The California Consumer Privacy Act (CCPA), enacted in 2018, creates new consumer rights relating to the access to, deletion of, and sharing of personal information that is collected by businesses. It also requires the Attorney General to solicit broad public participation and adopt regulations to further the CCPA’s purposes. The proposed regulations would establish procedures to facilitate consumers’ new rights under the CCPA and provide guidance to businesses for how to comply. The Attorney General cannot bring an enforcement action under the California Consumer Privacy Act (CCPA) until July 1, 2020.
It is for these reasons that I’m proposing a new law that would:
- Create new rights around the use and sale of sensitive personal information, such as health and financial information, sexual orientation and race.
- Let consumers tell companies not to track them closer than a circle almost ¾ of a mile across, for the purposes of targeting them with ads. No more harvesting whether you’re in rehab or a medical clinic, at the gym or church, to sell to advertisers.
- Provide enhanced protection for violations of children’s privacy by tripling CCPA’s fines for breaking the law governing the sale of children’s private information.
- Require transparency around automated decision-making and profiling, so consumers can know how algorithms are evaluating them in ways that affect the job offers they see, the loans they’re eligible for, and other decisions that affect their lives.
- Establish a new authority to protect these rights, the California Privacy Protection Agency, to enforce the law and provide necessary guidance to industry and consumers, many of whom are struggling to protect themselves in an increasingly complex digital ecosystem, where hacking and identity theft remain a terrible problem.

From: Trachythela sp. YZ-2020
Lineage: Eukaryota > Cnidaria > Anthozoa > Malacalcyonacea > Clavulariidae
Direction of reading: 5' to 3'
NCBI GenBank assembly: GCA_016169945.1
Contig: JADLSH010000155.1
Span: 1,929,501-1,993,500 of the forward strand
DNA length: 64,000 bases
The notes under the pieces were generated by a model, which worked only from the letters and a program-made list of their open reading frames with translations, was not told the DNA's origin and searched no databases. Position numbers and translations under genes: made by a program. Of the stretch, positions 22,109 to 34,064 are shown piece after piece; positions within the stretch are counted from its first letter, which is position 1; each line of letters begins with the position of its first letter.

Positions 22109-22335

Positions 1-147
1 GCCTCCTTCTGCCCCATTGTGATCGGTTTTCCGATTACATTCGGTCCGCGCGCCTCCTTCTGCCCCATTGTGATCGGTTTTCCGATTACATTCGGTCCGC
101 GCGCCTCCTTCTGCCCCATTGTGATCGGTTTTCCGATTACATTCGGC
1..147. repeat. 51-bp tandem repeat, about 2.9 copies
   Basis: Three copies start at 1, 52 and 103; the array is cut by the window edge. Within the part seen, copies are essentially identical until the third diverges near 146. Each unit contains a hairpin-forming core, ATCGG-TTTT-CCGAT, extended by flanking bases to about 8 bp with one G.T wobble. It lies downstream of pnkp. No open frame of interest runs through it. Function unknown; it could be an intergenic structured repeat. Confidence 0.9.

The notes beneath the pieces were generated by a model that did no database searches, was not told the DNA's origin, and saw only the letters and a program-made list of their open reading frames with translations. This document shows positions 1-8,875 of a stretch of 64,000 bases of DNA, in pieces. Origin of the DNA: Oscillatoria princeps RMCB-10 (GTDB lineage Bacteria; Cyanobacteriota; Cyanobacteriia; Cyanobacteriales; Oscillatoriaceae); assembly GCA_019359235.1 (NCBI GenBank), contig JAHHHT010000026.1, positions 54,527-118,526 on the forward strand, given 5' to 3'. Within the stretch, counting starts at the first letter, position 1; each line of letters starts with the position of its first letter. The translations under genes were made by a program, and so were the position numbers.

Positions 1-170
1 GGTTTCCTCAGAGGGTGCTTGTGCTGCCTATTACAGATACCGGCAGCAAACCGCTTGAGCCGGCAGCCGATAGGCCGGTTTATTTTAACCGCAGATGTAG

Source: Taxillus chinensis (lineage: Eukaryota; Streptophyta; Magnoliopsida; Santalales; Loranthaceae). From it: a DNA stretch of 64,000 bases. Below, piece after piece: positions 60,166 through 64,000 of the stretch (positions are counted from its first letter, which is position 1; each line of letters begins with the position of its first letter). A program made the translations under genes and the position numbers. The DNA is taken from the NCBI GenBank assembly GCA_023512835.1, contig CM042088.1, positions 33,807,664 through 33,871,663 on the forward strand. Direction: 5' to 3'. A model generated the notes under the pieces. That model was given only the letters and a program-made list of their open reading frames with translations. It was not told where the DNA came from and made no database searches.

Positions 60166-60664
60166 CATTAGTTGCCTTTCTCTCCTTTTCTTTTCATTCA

- Allows consumers to sue businesses if “email address plus password” are stolen due to a business’s negligence, to help cut down on identity theft by encouraging businesses to invest in good security.
- Most importantly, it would enshrine these rights by requiring that future amendments be in furtherance of the law, even though I am only setting the threshold to amend at a simple majority in the legislature. While amendments will be necessary given how technically complex and fast-moving this area is, this approach respects the role of the legislature while still providing substantial protections for Californians from attempts to weaken the law and their new human rights.
Comments on the proposed regulations can be viewed here. While formal enforcement proceedings by the California Attorney General will not begin until July 1, 2020, it is possible the agency will pursue retroactive enforcement for violations that occur between January 1 and July 1, 2020. The California Attorney General may impose civil penalties of $2,500 for each violation or $7,500 for each intentional violation after notice and a 30-day cure period.
In addition, the CCPA grants California consumers a private right of action and statutory damages of $100 to $750 per incident against companies that experience a data breach caused by failure to implement and maintain reasonable security procedures. Those lawsuits may be filed at any time.
Companies that have not yet completed (or commenced) California Consumer Privacy Act (CCPA) compliance efforts should continue (or get started) in an effort to mitigate CCPA risk. Due to “limited resources,” California Attorney General Xavier Becerra has stated the agency will “look kindly on those that … demonstrate an effort to comply.” For assistance with CCPA compliance, please contact one of our privacy team members listed below. Please also check back for additional analysis of forthcoming California Attorney General CCPA updates and final regulations.